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Hopefuls line up for chance to succeed Dicks in 6th District

Rep. Norm Dicks addresses the audience at last fall
Rep. Norm Dicks addresses the audience at last fall's Olympic College Foundation annual luncheon. The longtime congressman announced his retirement last week.
— image credit: File Photo

That’s the prevailing sentiment following U.S. Rep Norm Dicks’ announcement on March 2 that he would not seek reelection this fall.

“Those are some really, really big shoes to fill,” said Port Orchard City Councilman John Clauson. “He was a very big asset for our community and Port Orchard.”

The 71-year-old congressman from Bremerton has served 18 consecutive terms for Washington State’s 6th District, beginning in 1977.

A graduate of the University of Washington Law School, Dicks served as a staff member for Sen. Warren G. Magnuson beginning in 1968.

His congressional career has included developing federal assistance for forest workers in timber communities, increasing environmental protection for Puget Sound estuaries and commitment to maintaining a U.S. Navy base in Kitsap County.

Dicks, the ranking Democrat on the powerful House of Representatives Appropriations Committee, has often used his tenure and sway to bring federal funds to Washington, Sen. Patty Murray said in a statement.

“He is our state’s quarterback here in Congress, and I can’t imagine our delegation without him,” she said.

Clauson, who called himself a “friend of Dicks,” said even on a microlevel, the Congressman has been instrumental in securing funding for local projects. Port Orchard City Hall couldn’t have been built without Dicks’ help, he said.

“About 12 years ago he helped secure funding to construct new city hall,” he said. “There wasn’t any grant money, but the Congressman was able to get us connected with a very low interest federal loan contract. If it wasn’t for the Congressman, we wouldn’t have been able to construct city hall when we did.”

As the newly anointed executive director of Kitsap Transit, Clauson also described Dicks’ commitment to public transportation.

Van pools, new fleets, refurbishing maintenance and a state of the art transportation center were all made possible through the help of the Congressman.

“He’s been a friend of public transportation for as long as I can remember,” he said.

Clauson didn’t know the the longterm Congressman had plans to retire.

“I’m kind of surprised he decided not to run again,” he said.

Port Orchard Mayor Tim Matthes was also surprised at the Congressman’s decision to step down.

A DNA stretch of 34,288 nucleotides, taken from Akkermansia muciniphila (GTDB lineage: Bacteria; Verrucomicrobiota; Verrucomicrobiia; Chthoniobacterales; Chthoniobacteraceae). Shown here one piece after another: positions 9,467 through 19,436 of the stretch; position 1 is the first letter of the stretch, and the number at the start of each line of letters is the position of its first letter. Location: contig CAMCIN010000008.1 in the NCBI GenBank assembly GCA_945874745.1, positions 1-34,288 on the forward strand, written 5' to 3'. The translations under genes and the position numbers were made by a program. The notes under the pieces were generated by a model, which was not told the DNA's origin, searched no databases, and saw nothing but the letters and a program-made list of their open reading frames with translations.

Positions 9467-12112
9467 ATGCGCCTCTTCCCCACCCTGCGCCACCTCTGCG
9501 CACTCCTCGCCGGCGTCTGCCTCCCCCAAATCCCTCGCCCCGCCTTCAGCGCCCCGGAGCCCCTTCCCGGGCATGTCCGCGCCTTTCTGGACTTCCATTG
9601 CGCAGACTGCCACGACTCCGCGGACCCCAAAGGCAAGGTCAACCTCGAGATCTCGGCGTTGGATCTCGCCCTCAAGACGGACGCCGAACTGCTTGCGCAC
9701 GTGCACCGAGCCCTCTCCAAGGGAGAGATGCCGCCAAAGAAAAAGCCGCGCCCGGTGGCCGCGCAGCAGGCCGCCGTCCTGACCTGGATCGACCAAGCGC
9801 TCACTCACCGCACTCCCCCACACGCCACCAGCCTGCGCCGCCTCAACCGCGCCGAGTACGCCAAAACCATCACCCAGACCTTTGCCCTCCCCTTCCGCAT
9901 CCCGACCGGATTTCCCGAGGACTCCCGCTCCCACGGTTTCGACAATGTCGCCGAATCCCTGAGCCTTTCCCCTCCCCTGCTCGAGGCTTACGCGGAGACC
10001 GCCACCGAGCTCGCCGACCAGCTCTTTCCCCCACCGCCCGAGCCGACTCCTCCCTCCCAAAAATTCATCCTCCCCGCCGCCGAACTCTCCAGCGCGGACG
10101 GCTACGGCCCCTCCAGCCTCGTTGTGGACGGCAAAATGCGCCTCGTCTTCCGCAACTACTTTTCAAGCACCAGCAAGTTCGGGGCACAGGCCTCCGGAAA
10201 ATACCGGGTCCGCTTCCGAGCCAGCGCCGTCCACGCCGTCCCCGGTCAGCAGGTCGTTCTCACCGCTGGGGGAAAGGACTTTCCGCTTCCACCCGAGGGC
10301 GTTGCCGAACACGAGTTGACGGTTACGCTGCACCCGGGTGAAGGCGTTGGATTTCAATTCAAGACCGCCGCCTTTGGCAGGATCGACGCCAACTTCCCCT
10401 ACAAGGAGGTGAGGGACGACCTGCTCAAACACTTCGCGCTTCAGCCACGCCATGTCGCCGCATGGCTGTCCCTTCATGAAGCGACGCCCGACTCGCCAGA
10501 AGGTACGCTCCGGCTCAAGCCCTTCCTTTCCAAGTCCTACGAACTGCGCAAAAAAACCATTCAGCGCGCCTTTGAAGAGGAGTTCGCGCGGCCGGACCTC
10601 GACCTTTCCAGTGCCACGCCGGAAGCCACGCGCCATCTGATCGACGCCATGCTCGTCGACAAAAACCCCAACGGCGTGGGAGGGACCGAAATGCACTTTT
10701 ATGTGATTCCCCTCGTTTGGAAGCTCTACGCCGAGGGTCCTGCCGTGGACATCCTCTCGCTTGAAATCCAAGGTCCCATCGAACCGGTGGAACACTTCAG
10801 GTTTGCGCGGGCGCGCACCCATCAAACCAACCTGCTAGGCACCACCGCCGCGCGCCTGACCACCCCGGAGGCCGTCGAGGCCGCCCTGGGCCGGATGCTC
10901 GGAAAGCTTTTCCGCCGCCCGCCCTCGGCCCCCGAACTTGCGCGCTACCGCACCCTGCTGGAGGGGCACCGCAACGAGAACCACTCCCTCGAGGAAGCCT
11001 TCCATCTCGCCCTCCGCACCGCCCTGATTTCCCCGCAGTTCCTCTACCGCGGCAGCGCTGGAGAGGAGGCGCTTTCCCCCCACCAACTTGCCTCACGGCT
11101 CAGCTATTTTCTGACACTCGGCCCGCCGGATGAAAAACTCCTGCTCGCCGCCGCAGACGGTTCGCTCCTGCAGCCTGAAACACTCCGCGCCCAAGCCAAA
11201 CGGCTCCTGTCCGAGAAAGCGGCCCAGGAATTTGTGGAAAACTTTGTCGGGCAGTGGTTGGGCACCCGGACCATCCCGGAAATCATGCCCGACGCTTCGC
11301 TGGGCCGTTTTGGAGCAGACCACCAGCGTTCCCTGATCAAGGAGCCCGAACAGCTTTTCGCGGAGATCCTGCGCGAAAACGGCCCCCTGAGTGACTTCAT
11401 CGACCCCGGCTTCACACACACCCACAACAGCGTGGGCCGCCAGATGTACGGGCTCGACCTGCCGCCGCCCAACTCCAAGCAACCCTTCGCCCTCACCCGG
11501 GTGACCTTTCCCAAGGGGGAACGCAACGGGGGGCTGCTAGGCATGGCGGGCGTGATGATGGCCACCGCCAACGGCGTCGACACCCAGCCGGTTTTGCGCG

“It’s a shocker,” he said. “I though he would continue another two years and move on to other projects.”

Vacancy likely to draw a crowd

The position left vacant by the congressman should draw quite a crowd of individuals vying for a seat on Capitol Hill, Matthes said.

Port Orchard businessman Bob Sauerwein has declared his intention to run as a Republican. State Senator Derek Kilmer, D-Gig Harbor, also plans to throw his hat into the ring.

“My job is creating jobs,” Kilmer said in a press release to announce his campaign on Monday.

“When I’m not in Olympia, my job is to work with businesses in Pierce County to help them grow and thrive. We could use more folks in Washington who are focused on creating more jobs with better pay, and that’s what I’ll do in the U.S. house of representatives.”

Kilmer admitted that if he did win Dicks’ seat, he’d have quite a record of help for Washington State to follow up.

“Norm Dicks may be the best Congressman in the history of Washington State,” he said. “No one can fill his shoes, but I’ll work to continue his legacy of fighting for jobs and standing up for the little guy.”

On Wednesday, Kilmer announced a slew of local politicians who already endorsed his campaign, including city council members Clauson, Fred Chang, Robert Putaansuu, Carolyn Powers and former Mayor Lary Coppola.

State legislator Jan Angel, R-Port Orchard said her main priority was her work on the state budget, but that when the legislative session was over, she would take some time to talk a possible run over with her family.

“Right now I’m in Olympia to get the budget done, and I will stay focused on that,” she said. “I’m not making any decisions until I’m done with my work.”

Other local politicians, such as Kitsap County Commissioner Josh Brown and City of Tacoma Mayor Marilyn Strickland have also been rumored to look at filling Dicks’ seat.

Regardless of who ends up winning, Matthes said, loosing Dicks, a senior member of Congress, could be hard on a community that has grown used to some seniority.

“He’s somebody who has been there for long,” he said. “You almost take him for granted.”

 

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